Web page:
Well it wasn’t always pretty, but they say a win is a win. The Packers defeated the Giants 23-16 on Sunday Night Football to improve to 3-1, keeping pace with the 5-0 Vikings in the NFC North. While the atmosphere in historic Lambeau Field was electric, the team seemed to lack some of this same spark. As was the case last week, the offense started strong in the first half, and then seemed to take their foot off the gas as the game progressed. The defense outshined the offense, forcing a fumble and harassing Eli Manning all night. Let’s take a look at position grades after last night’s win.
What has happened to Aaron Rodgers? The two-time MVP finished with 259 yards, 2 TDs, and, if your eyes can believe it, 2 ints. For some Qbs, this is a decent outing–For Rodgers, it’s subpar to say the least. To find the last time Rodgers threw 2 picks in a game we have to go all the way back to week 5 of the 2015 season against the Rams. In Rodgers defense, one of the picks Sunday night resulted from a tipped pass off of Nelson’s hands that should have been caught, but the other was the result of a terrible decision by Rodgers in which he had all day to get rid of the ball. It almost looks as though he is panicking in the pocket sometimes, constantly looking for the perfect play instead of taking what is given to him. We can’t discredit him too much though, as he did complete two pretty TD passes to Nelson and Adams and led the Packers to a win, but something is not quite right with A-Rodg, and if Green Bay wants to continue to have the same success as in previous years, Rodgers needs to R-E-L-A-X and find his groove.
It was a tail of two cities in the running back department. Eddie Lacy was tearing up the Giants run defense, tallying 81 yards on 11 carries, but an ankle injury in the third quarter sidelined him for the rest of the game. When Lacy is healthy, McCarthy has to consider getting him the ball more frequently. A man that large is next to impossible to bring down with a single defender, and a more consistent running game will open up the passing game and get this offense back on track. Lacy’s departure left the running back duties to James Starks, who vastly under-performed when thrust into the role. Only averaging 2.8 YPC, Starks just could not find any openings, adding a few dropped screen passes to his night. Given the disparity between these two running backs, we’ll give out separate grades.
Eddie Lacy: A-
James Starks: C
Randall Cobb finally had the game he needed to get back on track. Rodgers go-to target all night, Cobb hauled in 9 receptions for 108 yards, including the game-sealing 13 yard catch on 3rd and 10, preventing the Giants from getting a chance to tie up the game. Nelson still seems hampered by his ACL injury, playing an inconsistent game in which, despite catching a TD, he had some drops, including one that resulted in an interception. Adams played well, grabbing 5 catches for 85 yards and a TD. Richard Rodgers struggled heavily, dropping 2 would-be touchdowns and failing to present himself as a consistent target for Rodgers. The overwhelming theme for Packers receivers over the past year has been the inability to get open, and the trend continued Sunday night. McCarthy needs to revert back to the old playbook, where slants and short routes were the go-to plays that gained solid yardage, because these long routes take too long to develop, and the Packers just don’t have the speed to get enough separation.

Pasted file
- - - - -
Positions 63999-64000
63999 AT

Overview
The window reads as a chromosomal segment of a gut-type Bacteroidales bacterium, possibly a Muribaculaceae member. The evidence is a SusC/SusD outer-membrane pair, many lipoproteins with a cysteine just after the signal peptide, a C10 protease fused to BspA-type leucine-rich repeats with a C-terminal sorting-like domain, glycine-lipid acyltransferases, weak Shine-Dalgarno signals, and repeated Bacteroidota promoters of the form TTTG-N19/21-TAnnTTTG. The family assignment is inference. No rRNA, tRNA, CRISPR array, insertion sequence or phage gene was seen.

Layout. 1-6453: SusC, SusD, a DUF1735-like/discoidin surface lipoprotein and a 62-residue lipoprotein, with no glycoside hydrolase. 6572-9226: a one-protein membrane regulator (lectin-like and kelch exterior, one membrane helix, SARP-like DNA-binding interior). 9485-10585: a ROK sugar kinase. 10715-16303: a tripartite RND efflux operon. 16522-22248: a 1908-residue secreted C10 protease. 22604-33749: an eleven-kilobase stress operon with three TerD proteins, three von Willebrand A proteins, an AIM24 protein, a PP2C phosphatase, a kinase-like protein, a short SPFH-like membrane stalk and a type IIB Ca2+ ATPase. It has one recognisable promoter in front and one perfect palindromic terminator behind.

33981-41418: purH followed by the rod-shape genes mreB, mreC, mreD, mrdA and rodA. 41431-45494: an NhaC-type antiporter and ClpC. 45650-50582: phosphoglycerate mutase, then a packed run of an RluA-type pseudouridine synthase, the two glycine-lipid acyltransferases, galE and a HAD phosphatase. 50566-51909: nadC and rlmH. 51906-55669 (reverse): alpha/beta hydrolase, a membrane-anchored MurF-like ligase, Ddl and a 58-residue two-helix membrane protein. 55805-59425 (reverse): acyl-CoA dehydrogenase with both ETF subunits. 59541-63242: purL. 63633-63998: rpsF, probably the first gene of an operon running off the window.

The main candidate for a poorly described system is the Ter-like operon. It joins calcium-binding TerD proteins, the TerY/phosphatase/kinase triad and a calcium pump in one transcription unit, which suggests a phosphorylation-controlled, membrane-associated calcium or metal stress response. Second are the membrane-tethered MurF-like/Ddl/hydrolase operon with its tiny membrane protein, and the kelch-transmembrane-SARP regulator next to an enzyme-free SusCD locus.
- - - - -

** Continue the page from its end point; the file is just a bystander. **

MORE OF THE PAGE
Remember when the Packers had Josh Sitton? Yeah me neither. We expected a regression with the departure of Sitton but they certainly didn’t miss the Pro-Bowl guard Sunday night, as the team of Bakhtiari, Taylor, Tretter, Lang, and Bulaga kept Rodgers off his back all night, sometimes giving him so much time that Rodgers didn’t even know what to do with it. This unit played fabulously, and will need to continue to do so for the Packers to have success.
You thought that offensive line was good? Well this defensive line is pretty darn good too. While the pass rush defense could certainly improve, the Giants were held to 43 rushing yards on Sunday, largely thanks to Mike Daniels and that big, bad D-line. The Packers have allowed to second-fewest rushing yards through the first 4 games in history. This dominating force could be the key to the Packers success while the offense figures things out.
Boy it’s nice to have Clay Matthews back in the lineup isn’t it? The man has no off switch, and is constantly flying around to the ball. I love the young trio of linebackers in Fackrell, Ryan, and Martinez, complimented by the veterans Matthews and Peppers, and expect big things from this core in the future. There were times Sunday night when these linebackers had busted coverages–Jake Ryan inexcusably allowed Will Tye to break open down the seam and was fortunate enough that Tye dropped a sure TD. This group will have to continue to play well next week against a surprisingly high-powered offense with Dak Prescott at the helm.
Finally, the secondary doesn’t get torched. After giving up 182 and 205 yards to Stefon Diggs and Marvin Jones the past two weeks respectively, and giving up 320 passing yards to the Jaguars in week 1, the back four finally clamped down for the Packers. Only conceding 199 yards, the secondary did not give up any long bombs, but sometimes sacrificed short gains to ensure that didn’t happen (which, given the porous play by the secondary the first few weeks, I’m okay with). It is definitely encouraging to see a solid outing from the secondary given the fact that Sam Shields is out. When he returns, this group is only going to get better.